Obama easily won the state and received an avalanche of publicity. He left Iowa with a campaign plan that worked. “Everything you saw in the election was something we learned in Iowa,” Plouffe said.
The Youth Vote: 2008 Was The First Time it Had a Substantial Impact
Another major reason for their caucus victory is because they “changed the complexion of the electorate.” Since 1976, the Iowa caucuses has been dominated by elderly voters.
The O team’s focus on the youth vote was a wise investment of their resources. Many candidates had tried and failed with that strategy in the past. It did not work for Howard Dean in 2004 nor did it work for Bill Bradley in 2000.
It worked for Obama and the difference was that he was primarily reaching young people over the internet. Obama won 50 percent of the people who voted in 2004, but he received a staggering 71% from first-time votes. The youth vote would stay with Obama throughout 2008.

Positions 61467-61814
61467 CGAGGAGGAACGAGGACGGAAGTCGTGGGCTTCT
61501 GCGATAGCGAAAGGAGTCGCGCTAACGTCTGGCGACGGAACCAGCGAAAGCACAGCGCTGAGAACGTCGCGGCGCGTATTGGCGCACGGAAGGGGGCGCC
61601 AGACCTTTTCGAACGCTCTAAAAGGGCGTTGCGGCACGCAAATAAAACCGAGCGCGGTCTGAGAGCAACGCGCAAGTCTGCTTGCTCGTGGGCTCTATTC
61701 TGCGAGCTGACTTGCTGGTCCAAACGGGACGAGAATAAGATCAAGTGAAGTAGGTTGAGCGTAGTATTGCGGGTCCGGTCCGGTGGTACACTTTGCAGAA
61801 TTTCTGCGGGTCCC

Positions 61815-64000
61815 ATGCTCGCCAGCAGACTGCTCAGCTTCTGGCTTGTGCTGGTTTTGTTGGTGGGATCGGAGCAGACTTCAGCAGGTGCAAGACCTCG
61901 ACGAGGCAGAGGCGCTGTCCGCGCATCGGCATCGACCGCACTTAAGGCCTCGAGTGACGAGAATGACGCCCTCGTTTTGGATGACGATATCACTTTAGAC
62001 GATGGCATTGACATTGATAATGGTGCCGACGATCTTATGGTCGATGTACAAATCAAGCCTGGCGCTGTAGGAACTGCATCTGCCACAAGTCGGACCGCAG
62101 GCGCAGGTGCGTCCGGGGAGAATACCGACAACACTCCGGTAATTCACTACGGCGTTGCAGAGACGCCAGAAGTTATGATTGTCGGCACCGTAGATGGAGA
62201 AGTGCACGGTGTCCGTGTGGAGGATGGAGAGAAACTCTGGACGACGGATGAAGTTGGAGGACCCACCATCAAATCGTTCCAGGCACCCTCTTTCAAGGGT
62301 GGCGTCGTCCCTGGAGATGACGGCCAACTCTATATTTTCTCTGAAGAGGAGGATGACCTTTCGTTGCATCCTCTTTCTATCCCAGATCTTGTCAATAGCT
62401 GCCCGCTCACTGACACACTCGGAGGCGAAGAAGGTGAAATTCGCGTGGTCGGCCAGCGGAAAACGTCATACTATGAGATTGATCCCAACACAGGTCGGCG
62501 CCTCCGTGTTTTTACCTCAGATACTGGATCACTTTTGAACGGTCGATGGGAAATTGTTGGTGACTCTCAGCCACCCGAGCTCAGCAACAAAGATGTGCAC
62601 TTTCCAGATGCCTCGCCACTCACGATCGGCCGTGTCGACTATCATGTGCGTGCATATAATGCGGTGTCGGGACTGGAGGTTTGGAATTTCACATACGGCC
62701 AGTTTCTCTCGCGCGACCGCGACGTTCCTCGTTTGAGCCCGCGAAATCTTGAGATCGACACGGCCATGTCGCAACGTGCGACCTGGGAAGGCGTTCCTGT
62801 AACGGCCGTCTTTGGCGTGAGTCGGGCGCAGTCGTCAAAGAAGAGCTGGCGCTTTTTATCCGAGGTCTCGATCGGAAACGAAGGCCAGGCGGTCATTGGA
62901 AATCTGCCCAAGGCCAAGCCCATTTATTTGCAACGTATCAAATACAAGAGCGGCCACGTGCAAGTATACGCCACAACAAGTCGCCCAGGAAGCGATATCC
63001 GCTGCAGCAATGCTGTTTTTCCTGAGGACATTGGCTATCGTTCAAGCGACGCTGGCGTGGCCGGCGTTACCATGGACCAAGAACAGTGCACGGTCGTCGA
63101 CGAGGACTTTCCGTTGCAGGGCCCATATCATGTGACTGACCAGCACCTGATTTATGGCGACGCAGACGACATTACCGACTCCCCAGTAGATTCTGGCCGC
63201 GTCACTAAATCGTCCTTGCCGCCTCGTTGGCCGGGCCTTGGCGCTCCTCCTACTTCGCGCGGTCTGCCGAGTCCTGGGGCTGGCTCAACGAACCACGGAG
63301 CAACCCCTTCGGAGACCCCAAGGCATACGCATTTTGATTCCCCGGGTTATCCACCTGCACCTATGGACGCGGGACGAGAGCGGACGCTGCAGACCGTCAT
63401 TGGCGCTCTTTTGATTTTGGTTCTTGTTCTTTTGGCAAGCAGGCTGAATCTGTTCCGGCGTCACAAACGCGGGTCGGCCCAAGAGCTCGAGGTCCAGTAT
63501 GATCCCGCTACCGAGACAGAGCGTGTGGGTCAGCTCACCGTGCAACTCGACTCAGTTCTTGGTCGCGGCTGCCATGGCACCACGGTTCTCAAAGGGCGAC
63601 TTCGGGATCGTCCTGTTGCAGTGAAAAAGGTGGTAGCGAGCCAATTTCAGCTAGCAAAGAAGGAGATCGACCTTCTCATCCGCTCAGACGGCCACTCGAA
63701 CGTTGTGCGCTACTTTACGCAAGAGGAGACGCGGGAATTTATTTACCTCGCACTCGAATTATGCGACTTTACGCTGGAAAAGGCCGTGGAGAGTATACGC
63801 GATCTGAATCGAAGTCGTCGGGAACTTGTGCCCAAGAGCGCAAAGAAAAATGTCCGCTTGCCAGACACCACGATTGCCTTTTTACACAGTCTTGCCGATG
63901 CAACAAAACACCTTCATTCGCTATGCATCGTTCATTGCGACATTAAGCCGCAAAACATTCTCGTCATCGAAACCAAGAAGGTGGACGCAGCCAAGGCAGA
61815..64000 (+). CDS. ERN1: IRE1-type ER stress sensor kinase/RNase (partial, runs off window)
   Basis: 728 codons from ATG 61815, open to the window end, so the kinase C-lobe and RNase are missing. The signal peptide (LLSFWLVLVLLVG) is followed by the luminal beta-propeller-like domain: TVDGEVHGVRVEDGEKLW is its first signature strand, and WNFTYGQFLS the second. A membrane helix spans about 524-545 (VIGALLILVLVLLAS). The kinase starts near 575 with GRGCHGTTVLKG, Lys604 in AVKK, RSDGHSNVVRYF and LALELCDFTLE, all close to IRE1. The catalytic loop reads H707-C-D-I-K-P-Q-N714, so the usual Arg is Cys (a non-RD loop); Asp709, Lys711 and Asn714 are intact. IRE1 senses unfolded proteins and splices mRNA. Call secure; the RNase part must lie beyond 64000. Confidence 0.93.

In 2007, Obama Advanced Because Clinton Ignored Him
Another major reason for Obama’s success was because the Clinton camp ignored him. They did not realize Obama was a serious threat until it was far too late.
For a considerable part of 2007, Hillary Clinton assumed her major challenger would be former Sen. John Edwards (D-NC). The Clinton team accepted the conventional wisdom that it would not be possible for Obama to win, and they planned to stop the Illinois Senator by making inroads among African American leaders.
Clinton had endorsements from many members of the Congressional Black Caucus. As Obama started to win primaries, these endorsements were retracted.
Obama Realized The Importance of Caucus States
Concentrating on Iowa is not unusual for a presidential campaign, but the O team strategy was surprising. They decided to repeat their Iowa formula in every caucus state. Hillary Clinton was ignoring these states because they would vote Republican in the general election.